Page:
Little people can sometimes ask big questions. One such question was asked not long ago by a 5-year old boy who was confused by the endless bickering and squabbling between his mother and father.
“Mommy,” he asked, “what do people say when they get married?” “Why, they promise to love and be kind to each other,” the mother said.
The youngster considered this answer and said, “Then, you’re not always married, are you, mommy?”
Not only in our relationships with those of our own household, but in our dealings with those in the world outside, we all too often develop habits of unkindness. Whether we realize what we’ve done or not, the end result is misery.
Heavenly Father, Help us remember that the jerk who cut us off in traffic last night is a single mother who worked nine hours that day and is rushing home to cook dinner, help with homework, do the laundry and spend a few precious moments with her children.
Help us to remember that the pierced, tattooed, disinterested young man who can’t make change correctly is a worried 19-year-old college student, balancing his apprehension over final exams with his fear of not getting his student loans for next semester.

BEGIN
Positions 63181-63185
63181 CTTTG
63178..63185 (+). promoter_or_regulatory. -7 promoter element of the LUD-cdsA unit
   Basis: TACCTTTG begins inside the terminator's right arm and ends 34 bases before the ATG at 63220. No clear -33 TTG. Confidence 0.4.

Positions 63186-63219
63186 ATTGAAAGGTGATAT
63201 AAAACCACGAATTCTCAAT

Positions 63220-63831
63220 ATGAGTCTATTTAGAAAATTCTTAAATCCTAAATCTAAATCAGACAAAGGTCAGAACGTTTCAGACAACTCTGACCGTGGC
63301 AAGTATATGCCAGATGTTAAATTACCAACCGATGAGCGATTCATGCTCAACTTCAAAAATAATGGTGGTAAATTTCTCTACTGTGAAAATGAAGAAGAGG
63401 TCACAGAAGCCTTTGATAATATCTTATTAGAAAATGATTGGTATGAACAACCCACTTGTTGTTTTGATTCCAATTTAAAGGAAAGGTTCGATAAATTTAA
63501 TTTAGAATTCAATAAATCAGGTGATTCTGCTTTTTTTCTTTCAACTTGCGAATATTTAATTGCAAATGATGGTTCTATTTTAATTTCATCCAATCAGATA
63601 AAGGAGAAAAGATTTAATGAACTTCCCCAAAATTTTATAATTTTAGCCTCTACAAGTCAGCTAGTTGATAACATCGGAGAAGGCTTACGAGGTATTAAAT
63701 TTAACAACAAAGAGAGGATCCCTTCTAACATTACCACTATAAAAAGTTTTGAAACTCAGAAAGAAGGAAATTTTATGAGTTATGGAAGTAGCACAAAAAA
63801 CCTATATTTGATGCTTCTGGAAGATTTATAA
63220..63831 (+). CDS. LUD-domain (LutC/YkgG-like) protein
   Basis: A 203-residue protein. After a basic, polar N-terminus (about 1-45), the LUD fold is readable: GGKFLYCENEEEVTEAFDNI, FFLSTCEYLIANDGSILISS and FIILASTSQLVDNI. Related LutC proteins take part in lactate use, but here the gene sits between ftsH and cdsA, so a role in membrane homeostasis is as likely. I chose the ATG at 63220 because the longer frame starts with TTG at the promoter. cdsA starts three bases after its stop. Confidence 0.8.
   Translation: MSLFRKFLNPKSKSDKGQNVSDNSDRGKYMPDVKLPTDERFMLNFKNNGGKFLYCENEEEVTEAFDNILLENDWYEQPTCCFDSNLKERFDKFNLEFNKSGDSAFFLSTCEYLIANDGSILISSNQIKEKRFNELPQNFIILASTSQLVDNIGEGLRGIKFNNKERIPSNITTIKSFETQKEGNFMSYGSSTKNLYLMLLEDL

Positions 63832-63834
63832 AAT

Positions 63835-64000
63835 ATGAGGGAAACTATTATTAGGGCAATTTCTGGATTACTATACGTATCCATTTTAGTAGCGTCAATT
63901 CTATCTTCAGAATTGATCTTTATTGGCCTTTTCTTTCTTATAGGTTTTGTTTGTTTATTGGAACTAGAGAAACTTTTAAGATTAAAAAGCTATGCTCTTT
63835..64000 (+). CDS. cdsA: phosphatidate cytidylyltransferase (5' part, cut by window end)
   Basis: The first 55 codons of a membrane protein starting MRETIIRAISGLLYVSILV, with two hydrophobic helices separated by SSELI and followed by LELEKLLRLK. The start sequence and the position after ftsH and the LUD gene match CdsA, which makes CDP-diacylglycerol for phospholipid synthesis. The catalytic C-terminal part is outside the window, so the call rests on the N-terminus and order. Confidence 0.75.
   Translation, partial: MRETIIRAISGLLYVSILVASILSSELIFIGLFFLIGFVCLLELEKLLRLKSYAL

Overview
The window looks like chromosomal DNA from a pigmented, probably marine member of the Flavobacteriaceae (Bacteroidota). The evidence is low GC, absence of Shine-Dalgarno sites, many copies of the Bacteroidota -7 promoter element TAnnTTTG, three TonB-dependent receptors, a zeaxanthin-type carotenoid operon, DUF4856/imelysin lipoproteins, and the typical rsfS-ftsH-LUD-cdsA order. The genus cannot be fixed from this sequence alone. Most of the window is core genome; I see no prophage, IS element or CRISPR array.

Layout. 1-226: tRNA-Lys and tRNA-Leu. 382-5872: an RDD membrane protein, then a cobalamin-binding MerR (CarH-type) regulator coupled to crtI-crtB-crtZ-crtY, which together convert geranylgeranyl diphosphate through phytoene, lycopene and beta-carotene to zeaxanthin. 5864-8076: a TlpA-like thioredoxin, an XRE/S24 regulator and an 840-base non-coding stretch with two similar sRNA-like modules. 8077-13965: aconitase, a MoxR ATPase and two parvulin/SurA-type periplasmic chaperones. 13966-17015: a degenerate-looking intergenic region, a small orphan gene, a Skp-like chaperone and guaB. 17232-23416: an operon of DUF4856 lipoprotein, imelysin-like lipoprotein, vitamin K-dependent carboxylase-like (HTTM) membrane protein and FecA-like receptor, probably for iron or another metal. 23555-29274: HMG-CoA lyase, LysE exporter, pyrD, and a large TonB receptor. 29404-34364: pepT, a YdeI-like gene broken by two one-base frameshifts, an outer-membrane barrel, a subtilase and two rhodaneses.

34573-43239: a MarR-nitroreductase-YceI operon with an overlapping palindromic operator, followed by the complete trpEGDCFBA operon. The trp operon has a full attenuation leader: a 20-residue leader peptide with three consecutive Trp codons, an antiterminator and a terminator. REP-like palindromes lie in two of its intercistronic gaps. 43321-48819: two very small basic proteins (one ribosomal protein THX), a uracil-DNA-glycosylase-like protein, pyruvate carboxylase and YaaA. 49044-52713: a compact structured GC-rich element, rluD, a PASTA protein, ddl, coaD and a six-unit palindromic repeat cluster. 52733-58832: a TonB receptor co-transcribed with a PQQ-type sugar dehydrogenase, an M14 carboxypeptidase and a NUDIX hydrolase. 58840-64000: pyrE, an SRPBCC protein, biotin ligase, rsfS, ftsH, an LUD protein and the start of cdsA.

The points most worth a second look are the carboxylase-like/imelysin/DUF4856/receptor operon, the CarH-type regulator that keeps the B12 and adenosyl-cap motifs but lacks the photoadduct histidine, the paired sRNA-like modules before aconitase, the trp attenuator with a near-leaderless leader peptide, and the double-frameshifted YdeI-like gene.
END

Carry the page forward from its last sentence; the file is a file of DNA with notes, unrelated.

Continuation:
Remind us, Lord, that the scary looking bum, begging for money in the same spot every day (who really ought to get a job) is a slave to addictions that we can only imagine in our worst nightmares.
Help us to remember that the old couple walking annoyingly slow through the store aisles and blocking our shopping progress are savoring this moment, knowing that, based on the biopsy report she got back last week, this will be the last year that they go shopping together.
Heavenly Father, remind us each day that, of all the gifts you give us, the greatest gift is love. It is not enough to share that love with those we hold dear. Open our hearts not to just those who are close to us, but to all humanity. Let us be slow to judge and quick to forgive, show patience, empathy, love and kindness.